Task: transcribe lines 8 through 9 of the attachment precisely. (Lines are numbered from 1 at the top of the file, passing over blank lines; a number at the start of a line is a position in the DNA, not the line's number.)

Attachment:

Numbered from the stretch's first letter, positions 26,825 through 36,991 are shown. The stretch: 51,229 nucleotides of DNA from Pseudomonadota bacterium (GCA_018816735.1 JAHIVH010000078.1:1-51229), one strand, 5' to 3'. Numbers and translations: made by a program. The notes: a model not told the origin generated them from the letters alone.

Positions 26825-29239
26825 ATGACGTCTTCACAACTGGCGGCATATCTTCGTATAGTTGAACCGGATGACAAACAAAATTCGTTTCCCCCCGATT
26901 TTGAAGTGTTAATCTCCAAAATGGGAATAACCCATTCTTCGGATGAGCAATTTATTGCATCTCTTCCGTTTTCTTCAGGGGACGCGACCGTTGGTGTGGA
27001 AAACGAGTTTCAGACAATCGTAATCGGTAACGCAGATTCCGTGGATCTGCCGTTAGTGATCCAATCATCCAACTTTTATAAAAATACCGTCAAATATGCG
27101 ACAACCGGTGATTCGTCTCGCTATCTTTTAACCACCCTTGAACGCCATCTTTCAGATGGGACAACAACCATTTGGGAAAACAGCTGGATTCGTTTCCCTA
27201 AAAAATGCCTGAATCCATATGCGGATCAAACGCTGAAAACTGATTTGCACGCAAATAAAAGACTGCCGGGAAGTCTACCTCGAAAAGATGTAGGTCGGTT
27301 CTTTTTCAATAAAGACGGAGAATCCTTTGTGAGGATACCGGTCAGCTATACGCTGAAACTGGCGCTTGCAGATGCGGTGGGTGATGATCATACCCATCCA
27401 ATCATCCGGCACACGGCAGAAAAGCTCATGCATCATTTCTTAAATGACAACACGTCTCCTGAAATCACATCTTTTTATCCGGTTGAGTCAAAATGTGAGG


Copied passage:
27301 CTTTTTCAATAAAGACGGAGAATCCTTTGTGAGGATACCGGTCAGCTATACGCTGAAACTGGCGCTTGCAGATGCGGTGGGTGATGATCATACCCATCCA
27401 ATCATCCGGCACACGGCAGAAAAGCTCATGCATCATTTCTTAAATGACAACACGTCTCCTGAAATCACATCTTTTTATCCGGTTGAGTCAAAATGTGAGG